Curt mentions White:  They did have the White Carvan cars in 1935, though there appear to be more cars in photos than just those handful of cars - so there may have been a way to get white.  

Edited by John_Mereness (see edit history)
  • Like 1
Link to comment
Share on other sites

On 1/21/2022 at 4:44 PM, trimacar said:

I agree, might be a mistake, but metallics were available by the early 1930s, though they were very subtle in nature.  I would say modern metallics in general on a 1930s car aren’t quite correct, and two tone color schemes after 1935 or so don’t work either.   Don’t get me started on base and clear coat, like powder coat, looks nice but difficult to repair.

We discussed the composition of the original opalescent colors here"

 

Craig

  • Like 1
Link to comment
Share on other sites

  • 2 weeks later...
  • 3 weeks later...
On 1/21/2022 at 11:32 AM, edinmass said:


1935 Auburn colors are well established, and going outside the box will make the car very difficult to sell. And every time you take it out people will tell you it’s incorrect and you committed a sin. The ACD is a fantastic world upon itself............ purity in the ACD world is a virtue...........

Yes, Ed, I am trying to stick with correct colors. The 2-tone colors on it now are terrible and I dont want to miss the mark. I really want the car to properly represent what was done when it was new. I see a few maroon cars and they are not the same colors. All are a bit different due to the person mixing color may have guessed at it. Yes, I am also guessing, but with some suggestions from the forum, maybe I can eliminate a few wrongs. True, using a "modern" formula that is close to what was original does work better than a custom mix. Later repairs can be made IF the paint code and/or formula and process stays with the car.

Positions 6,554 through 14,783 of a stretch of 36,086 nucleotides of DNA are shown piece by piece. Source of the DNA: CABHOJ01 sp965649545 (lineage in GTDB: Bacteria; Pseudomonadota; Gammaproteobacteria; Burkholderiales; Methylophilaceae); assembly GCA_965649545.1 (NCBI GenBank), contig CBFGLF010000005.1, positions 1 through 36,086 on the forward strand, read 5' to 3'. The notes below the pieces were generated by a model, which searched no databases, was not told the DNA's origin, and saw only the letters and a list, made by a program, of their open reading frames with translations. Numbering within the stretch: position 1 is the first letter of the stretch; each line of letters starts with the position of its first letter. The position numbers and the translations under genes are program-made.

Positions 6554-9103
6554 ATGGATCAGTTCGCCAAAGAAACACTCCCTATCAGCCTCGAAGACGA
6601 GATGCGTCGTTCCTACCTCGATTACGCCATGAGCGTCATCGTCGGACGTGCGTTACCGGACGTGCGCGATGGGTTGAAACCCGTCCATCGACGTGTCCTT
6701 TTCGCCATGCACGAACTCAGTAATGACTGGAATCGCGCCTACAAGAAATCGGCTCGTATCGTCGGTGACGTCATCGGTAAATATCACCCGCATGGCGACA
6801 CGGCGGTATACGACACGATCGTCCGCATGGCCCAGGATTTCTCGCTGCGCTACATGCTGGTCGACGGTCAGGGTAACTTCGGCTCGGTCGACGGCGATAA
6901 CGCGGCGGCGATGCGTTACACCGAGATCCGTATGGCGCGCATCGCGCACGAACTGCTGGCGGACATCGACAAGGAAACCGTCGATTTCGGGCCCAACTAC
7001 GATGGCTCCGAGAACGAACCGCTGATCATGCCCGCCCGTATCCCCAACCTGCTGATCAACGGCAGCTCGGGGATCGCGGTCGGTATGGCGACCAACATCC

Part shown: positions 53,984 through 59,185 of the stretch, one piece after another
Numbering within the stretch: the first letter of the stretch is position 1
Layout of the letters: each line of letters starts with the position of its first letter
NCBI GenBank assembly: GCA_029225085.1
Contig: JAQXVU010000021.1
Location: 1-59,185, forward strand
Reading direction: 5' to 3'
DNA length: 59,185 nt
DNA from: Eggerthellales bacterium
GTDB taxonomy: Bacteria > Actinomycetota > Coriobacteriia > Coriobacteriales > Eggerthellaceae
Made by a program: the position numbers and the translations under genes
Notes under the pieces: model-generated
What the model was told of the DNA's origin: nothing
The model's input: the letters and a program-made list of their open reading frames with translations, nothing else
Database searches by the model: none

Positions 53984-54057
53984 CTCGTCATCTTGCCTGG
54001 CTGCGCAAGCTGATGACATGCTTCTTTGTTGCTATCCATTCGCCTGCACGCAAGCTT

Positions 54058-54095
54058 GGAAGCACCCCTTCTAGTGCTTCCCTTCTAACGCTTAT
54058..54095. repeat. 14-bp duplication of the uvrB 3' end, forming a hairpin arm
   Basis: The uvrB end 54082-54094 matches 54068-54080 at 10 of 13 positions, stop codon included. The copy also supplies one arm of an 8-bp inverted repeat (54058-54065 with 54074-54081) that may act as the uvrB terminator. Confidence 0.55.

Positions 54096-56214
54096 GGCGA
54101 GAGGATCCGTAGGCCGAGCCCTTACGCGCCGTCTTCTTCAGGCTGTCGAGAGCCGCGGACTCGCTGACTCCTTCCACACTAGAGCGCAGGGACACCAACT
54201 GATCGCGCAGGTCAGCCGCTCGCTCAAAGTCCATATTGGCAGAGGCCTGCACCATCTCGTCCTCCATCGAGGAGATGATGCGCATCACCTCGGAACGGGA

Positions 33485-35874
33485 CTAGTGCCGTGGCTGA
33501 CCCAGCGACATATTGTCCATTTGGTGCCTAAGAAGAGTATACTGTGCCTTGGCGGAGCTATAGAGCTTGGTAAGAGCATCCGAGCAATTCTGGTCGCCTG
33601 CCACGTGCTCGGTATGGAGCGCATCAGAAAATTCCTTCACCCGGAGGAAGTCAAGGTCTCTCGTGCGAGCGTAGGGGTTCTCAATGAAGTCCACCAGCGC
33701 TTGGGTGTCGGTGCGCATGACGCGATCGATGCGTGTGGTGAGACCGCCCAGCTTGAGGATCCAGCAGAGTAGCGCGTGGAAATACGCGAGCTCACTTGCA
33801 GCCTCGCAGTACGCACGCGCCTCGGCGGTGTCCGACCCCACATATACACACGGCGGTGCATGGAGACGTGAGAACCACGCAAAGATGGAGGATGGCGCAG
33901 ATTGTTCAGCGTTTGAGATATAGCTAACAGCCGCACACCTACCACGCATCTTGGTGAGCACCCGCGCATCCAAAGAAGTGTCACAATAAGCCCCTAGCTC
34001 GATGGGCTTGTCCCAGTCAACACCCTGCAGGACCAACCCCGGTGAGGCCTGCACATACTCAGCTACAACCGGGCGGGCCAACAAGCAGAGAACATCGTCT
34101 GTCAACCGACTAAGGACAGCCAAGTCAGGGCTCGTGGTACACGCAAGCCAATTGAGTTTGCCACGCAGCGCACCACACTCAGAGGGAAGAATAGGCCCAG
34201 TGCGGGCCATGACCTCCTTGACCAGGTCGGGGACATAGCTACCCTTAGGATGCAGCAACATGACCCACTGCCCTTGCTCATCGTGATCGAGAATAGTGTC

Link to comment
Share on other sites

  • 3 months later...

Contrary to popular belief they did offer a metallic paint on 35-6 cars, it was produced using crushed fish scales from what I have been told.

I dont think you run of as much of a risk with non catalogue colors on an Auburn as you would with an 810-812 Cord, and Maroon is quite acceptable, as I believe it was a catalogue color  

Link to comment
Share on other sites

It is my opinion that fish scales were not used but powdered aluminum as they do today.  Previously I have posted the original Acme Proxlin color chips and the costs of factory accessories including the cost of custom paint. 

 

Link to comment
Share on other sites

On 6/21/2022 at 2:37 PM, Shawn Miller said:

Contrary to popular belief they did offer a metallic paint on 35-6 cars, it was produced using crushed fish scales from what I have been told.

I dont think you run of as much of a risk with non catalogue colors on an Auburn as you would with an 810-812 Cord, and Maroon is quite acceptable, as I believe it was a catalogue color  

  I am going to possibly disagree - I had a phaeton that was Neptune Blue (in what turned out to be a pearl finish) and I thought it a horrid color until one day it was glistening in the sunlight - I polished it a touch and the metalic was a gold flake and almost so faint it was not noticeable in the paint (basically, I passed that car for days and days over 10 years and never noticed the "metalic").  

Link to comment
Share on other sites

Create an account or sign in to comment

You need to be a member in order to leave a comment

Create an account

Sign up for a new account in our community. It's easy!

Register a new account

Sign in

Already have an account? Sign in here.

Sign In Now
 Share

×
×
  • Create New...